6. The optical sensing device of claim 1, wherein the reflecting unit comprises a Wollaston prism.
7. The optical sensing device of claim 6, wherein the converting unit comprises a two-dimensional array detector.
8. The optical sensing device of claim 7, wherein the two-dimensional array detector is a CCD imaging device.
9. The optical sensing device of claim 1, further comprising a data processing unit being connected to the detecting mechanism and processing data therefrom.
US11/178,077 2005-07-08 2005-07-08 Optical sensing devices with SPR sensors based on differential phase interrogation and measuring method using the same Active 2026-08-04 US7365855B2 (en)

Priority Applications (1)

Application Number Priority Date Filing Date Title
US11/178,077 US7365855B2 (en) 2005-07-08 2005-07-08 Optical sensing devices with SPR sensors based on differential phase interrogation and measuring method using the same

Applications Claiming Priority (2)

Application Number Priority Date Filing Date Title
US11/178,077 US7365855B2 (en) 2005-07-08 2005-07-08 Optical sensing devices with SPR sensors based on differential phase interrogation and measuring method using the same
US12/046,359 US7623246B2 (en) 2005-07-08 2008-03-11 Optical sensing devices with SPR sensors based on differential phase interrogation and measuring method using the same

Related Child Applications (1)

Application Number Title Priority Date Filing Date
US12/046,359 Division US7623246B2 (en) 2005-07-08 2008-03-11 Optical sensing devices with SPR sensors based on differential phase interrogation and measuring method using the same

Publications (2)

Publication Number Publication Date
US20070008546A1 US20070008546A1 (en) 2007-01-11
US7365855B2 true US7365855B2 (en) 2008-04-29

Family

ID=37618041

Family Applications (2)

Application Number Title Priority Date Filing Date
US11/178,077 Active 2026-08-04 US7365855B2 (en) 2005-07-08 2005-07-08 Optical sensing devices with SPR sensors based on differential phase interrogation and measuring method using the same
US12/046,359 Active US7623246B2 (en) 2005-07-08 2008-03-11 Optical sensing devices with SPR sensors based on differential phase interrogation and measuring method using the same

Family Applications After (1)

Application Number Title Priority Date Filing Date
US12/046,359 Active US7623246B2 (en) 2005-07-08 2008-03-11 Optical sensing devices with SPR sensors based on differential phase interrogation and measuring method using the same

Country Status (1)

Country Link
US (2) US7365855B2 (en)

Cited By (7)

* Cited by examiner, † Cited by third party
Publication number Priority date Publication date Assignee Title
US20080304072A1 (en) * 2005-07-08 2008-12-11 The Chinese University Of Hong Kong Optical sensing devices with spr sensors based on differential phase interrogation and measuring method using the same
US7812959B1 (en) * 2007-03-22 2010-10-12 University Of South Florida Total internal reflection holographic microscope
KR100989016B1 (en) * 2008-07-18 2010-10-20 연세대학교 산학협력단 Surface plasmon resonance sensor system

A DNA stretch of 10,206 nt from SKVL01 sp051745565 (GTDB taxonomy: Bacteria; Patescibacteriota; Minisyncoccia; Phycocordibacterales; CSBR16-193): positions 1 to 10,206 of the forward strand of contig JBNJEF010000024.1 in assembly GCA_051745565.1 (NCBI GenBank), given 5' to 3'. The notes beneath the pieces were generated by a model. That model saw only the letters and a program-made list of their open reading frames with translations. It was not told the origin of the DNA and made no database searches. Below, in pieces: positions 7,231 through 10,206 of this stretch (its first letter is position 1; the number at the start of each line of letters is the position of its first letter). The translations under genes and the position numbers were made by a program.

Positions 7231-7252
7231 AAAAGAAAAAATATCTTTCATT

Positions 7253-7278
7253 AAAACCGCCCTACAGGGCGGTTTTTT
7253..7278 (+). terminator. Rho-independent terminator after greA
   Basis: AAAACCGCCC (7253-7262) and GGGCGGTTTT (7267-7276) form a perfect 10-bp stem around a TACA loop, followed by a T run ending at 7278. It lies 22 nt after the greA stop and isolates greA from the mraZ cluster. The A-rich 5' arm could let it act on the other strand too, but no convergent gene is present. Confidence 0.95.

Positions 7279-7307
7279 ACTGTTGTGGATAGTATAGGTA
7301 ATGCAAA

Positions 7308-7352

CN101915750A (en) * 2010-07-07 2010-12-15 清华大学 Biomolecule interaction detection method and system based on SPR interference imaging
US20110310394A1 (en) * 2010-06-22 2011-12-22 Chian Chiu Li Compact Surface Plasmon Resonance Apparatus And Method
CN102927923A (en) * 2012-10-31 2013-02-13 中国科学院长春光学精密机械与物理研究所 High-accuracy nanometer spacing detection device and direction method thereof
CN104568840A (en) * 2014-12-25 2015-04-29 浙江大学 Phase extraction method for phase type SPR (Surface Plasmon Resonance) planar array sensor

Families Citing this family (12)

* Cited by examiner, † Cited by third party
Publication number Priority date Publication date Assignee Title
JP2005156415A (en) * 2003-11-27 2005-06-16 Aisin Seiki Co Ltd Surface plasmon resonance sensor
US20090010589A1 (en) * 2005-08-30 2009-01-08 Robertson William M Optical sensor based on surface electromagnetic wave resonance in photonic band gap materials
WO2007027792A2 (en) * 2005-08-30 2007-03-08 Robertson William M Optical sensor based on surface electromagnetic wave resonance in photonic band gap materials and method for using same
US20080218860A1 (en) * 2005-08-30 2008-09-11 Robertson William M Optical sensor based on surface electromagnetic wave resonance in photonic band gap materials
US7233396B1 (en) 2006-04-17 2007-06-19 Alphasniffer Llc Polarization based interferometric detector
JP5344828B2 (en) * 2008-02-28 2013-11-20 富士フイルム株式会社 Sensing device
CN102262051B (en) * 2010-05-25 2015-04-08 香港城市大学 Optical sensing devices and methods for detecting samples using the same
US8692211B2 (en) 2011-03-20 2014-04-08 William M. Robertson Surface electromagnetic waves in photonic band gap multilayers
US8965737B2 (en) 2011-10-28 2015-02-24 International Business Machines Corporation Ultrasensitive biological and chemical detection using surface plasmon resonance
US10107748B2 (en) 2013-11-04 2018-10-23 Agency For Science, Technology And Research Optical sensing device for surface plasmon resonance (SPR) and optical sensing method using surface plasmon resonance (SPR)
CN104217513B (en) * 2014-09-02 2016-08-17 浙江中欣动力测控技术有限公司 A method to improve the phase sensitive optical time domain reflectometer recognition accuracy of invasion
CN106091953B (en) * 2016-07-19 2018-12-21 天津大学 For measuring the SPR phase measurement method of nanoscale double-layer metal film thickness

Citations (5)

* Cited by examiner, † Cited by third party
Publication number Priority date Publication date Assignee Title
US5255075A (en) * 1991-03-22 1993-10-19 Gec-Marconi Limited Optical sensor
US6628376B1 (en) * 1997-06-11 2003-09-30 Petr Ivanovich Nikitin Method of examining biological, biochemical, and chemical characteristics of a medium and apparatus for its embodiment
US20070008546A1 (en) * 2005-07-08 2007-01-11 The Chinese University Of Hong Kong Optical sensing devices with SPR sensors based on differential phase interrogation and measuring method using the same